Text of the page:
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How can creatinine levels be reduced?

Q: My 50 years old mother suffered from acute renal failure (ARF) last month. After her discharge from the hospital, she was on medication. Her latest report indicates increased creatinine levels. Her BUN is 68.65mg/dl and creatinine is 8.30mg/dl. Her haemoglobin is 7.5g/dl. Over the last 20 days, her BUN levels have decreased but blood creatinine levels have increased. The doctors have suggested that she should go for regular dialysis if the blood creatinine level doesn’t come down. She feels healthy and is very active. Is dialysis an absolute necessity in her case? Are there any alternatives to reduce creatinine in blood?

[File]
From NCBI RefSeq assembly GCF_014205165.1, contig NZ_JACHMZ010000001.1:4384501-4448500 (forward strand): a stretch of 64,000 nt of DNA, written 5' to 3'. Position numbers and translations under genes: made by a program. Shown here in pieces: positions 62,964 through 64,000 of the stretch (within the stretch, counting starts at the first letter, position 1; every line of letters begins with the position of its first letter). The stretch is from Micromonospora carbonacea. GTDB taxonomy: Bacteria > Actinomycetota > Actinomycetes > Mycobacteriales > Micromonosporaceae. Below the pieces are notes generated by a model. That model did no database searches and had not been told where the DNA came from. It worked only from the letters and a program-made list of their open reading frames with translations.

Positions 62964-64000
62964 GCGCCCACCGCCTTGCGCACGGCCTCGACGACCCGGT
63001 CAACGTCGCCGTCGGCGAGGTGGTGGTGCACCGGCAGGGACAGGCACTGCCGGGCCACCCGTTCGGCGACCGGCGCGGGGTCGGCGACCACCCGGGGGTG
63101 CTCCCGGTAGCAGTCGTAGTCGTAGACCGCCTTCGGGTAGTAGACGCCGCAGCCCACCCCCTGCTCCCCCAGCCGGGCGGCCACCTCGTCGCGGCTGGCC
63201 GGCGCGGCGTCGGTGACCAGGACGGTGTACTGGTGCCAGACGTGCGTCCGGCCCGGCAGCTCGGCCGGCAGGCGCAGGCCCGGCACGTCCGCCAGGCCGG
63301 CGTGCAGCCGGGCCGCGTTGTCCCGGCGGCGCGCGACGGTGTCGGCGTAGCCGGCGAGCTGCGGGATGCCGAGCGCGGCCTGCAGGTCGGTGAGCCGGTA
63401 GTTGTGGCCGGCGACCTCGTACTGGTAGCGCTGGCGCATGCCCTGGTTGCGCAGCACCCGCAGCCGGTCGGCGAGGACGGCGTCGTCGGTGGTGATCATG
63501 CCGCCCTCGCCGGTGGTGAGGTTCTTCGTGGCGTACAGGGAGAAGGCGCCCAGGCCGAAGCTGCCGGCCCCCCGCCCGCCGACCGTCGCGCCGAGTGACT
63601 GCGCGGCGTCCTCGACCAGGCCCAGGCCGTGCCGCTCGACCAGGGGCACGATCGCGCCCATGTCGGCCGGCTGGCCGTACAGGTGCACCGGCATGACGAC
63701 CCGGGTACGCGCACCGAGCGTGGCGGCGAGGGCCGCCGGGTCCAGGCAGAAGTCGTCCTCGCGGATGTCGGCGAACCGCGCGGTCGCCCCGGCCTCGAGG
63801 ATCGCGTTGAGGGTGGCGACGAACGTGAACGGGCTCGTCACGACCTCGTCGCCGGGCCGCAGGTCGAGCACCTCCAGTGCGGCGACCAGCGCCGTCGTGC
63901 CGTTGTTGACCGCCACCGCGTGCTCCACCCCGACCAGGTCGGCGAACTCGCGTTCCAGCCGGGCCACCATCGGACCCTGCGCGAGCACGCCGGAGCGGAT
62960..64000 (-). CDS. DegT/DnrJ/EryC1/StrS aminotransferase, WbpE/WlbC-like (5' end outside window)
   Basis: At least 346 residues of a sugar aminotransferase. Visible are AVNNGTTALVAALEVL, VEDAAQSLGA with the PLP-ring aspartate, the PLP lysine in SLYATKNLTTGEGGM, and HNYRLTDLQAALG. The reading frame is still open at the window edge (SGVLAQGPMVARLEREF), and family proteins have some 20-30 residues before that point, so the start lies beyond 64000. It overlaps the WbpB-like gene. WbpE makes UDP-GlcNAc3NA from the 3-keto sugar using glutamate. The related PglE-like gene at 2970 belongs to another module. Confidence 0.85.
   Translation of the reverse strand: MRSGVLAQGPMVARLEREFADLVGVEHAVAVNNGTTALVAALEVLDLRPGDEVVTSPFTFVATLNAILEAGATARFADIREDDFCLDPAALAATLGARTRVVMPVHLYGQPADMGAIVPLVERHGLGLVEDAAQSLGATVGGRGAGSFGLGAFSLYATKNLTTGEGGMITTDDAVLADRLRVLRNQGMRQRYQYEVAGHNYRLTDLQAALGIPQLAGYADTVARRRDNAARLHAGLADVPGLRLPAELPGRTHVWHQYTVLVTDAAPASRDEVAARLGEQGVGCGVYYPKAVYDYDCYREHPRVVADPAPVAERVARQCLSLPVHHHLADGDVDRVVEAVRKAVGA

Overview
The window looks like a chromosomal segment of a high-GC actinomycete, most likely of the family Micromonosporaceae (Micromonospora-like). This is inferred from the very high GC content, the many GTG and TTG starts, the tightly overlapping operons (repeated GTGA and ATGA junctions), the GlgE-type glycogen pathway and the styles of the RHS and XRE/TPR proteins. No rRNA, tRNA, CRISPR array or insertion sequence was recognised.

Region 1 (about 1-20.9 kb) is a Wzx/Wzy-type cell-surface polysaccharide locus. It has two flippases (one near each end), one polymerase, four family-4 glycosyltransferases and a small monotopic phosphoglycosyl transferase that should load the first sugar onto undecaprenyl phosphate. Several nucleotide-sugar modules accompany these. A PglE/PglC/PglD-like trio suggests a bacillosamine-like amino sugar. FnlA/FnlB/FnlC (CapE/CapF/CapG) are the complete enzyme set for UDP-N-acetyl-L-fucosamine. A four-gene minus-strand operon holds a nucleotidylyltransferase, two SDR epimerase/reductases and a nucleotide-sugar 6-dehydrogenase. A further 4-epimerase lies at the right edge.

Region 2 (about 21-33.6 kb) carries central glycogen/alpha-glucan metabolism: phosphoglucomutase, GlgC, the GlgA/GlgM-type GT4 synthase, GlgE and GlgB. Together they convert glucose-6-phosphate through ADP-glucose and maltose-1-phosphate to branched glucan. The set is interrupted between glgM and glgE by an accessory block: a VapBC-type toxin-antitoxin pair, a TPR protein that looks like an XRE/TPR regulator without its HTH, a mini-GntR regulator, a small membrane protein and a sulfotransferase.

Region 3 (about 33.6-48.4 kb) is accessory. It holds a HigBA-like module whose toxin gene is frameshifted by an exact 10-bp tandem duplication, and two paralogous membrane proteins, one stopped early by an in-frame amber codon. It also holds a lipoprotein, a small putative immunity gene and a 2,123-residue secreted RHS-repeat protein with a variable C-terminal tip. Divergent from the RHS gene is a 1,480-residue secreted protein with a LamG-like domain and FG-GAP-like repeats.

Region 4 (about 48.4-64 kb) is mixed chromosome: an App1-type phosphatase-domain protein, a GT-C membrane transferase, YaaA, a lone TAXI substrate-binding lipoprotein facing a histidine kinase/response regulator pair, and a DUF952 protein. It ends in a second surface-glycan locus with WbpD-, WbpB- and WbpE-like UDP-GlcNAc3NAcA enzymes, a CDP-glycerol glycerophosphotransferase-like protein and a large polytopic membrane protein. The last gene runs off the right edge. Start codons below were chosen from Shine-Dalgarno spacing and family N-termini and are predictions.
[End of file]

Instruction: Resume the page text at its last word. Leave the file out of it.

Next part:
A:Your mother suffers from acute renal failure as pointed to her by her kidney physician with no signs of recovery. It seems that her kidneys have suffered damage from whatever cause more than a month ago. However, patients with acute kidney failure, like her do show signs of recovery many weeks after the initial injury and this recovery would be obvious by blood tests and improved urine output. But for now, the numbers do suggest that she may need maintenance dialysis in near future especially if she starts feeling sick, tired, having nausea and poor appetite (all resulting from accumulated toxins in the body not filtered by failed kidneys). Her anaemia is explained by her kidney failure. There is no medication or any other intervention, which can take the place of dialysis in cases of irreversible kidney damage resulting in kidney failure. In the meantime, it would certainly help to undergo kidney biopsy to ascertain the actual cause of ARF, which may help to plan the future treatment including possible kidney transplant if her kidney function doesn't improve.


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